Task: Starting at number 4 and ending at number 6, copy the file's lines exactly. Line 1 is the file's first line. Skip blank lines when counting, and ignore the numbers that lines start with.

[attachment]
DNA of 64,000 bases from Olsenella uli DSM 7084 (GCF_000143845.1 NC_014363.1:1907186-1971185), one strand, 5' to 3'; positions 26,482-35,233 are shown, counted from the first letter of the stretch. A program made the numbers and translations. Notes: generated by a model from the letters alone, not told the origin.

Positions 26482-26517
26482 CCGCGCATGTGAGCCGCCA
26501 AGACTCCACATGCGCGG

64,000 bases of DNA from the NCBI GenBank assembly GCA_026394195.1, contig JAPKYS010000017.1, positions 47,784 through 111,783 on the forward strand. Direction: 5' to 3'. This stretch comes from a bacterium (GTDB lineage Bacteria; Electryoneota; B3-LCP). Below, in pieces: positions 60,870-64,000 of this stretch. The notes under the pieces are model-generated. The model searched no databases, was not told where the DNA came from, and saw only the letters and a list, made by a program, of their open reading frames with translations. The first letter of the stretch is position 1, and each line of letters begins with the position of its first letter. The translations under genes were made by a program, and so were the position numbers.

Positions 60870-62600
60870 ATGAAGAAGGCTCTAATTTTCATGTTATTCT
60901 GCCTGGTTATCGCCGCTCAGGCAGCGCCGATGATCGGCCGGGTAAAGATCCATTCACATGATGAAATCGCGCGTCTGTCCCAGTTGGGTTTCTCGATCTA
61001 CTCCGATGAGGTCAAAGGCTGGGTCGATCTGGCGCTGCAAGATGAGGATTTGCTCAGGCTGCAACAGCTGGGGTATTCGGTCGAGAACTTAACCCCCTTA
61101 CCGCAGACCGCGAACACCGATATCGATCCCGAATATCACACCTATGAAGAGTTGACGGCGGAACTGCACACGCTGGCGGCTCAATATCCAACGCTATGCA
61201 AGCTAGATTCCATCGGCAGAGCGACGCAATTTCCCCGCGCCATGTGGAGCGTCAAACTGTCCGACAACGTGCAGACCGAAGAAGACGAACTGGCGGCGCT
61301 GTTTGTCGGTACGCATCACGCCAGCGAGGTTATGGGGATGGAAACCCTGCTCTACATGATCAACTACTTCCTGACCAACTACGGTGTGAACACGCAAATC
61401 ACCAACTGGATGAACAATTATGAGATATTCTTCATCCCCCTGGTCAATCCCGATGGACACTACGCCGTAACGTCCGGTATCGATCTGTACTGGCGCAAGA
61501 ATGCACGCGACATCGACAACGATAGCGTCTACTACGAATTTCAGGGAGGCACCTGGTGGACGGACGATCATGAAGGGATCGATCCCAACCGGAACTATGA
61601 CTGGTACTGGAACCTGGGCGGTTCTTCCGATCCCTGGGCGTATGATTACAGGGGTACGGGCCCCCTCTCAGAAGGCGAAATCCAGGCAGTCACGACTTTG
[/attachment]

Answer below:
26501 AGACTCCACATGCGCGG

64,000 bases of DNA from the NCBI GenBank assembly GCA_026394195.1, contig JAPKYS010000017.1, positions 47,784 through 111,783 on the forward strand. Direction: 5' to 3'. This stretch comes from a bacterium (GTDB lineage Bacteria; Electryoneota; B3-LCP). Below, in pieces: positions 60,870-64,000 of this stretch. The notes under the pieces are model-generated. The model searched no databases, was not told where the DNA came from, and saw only the letters and a list, made by a program, of their open reading frames with translations. The first letter of the stretch is position 1, and each line of letters begins with the position of its first letter. The translations under genes were made by a program, and so were the position numbers.

Positions 60870-62600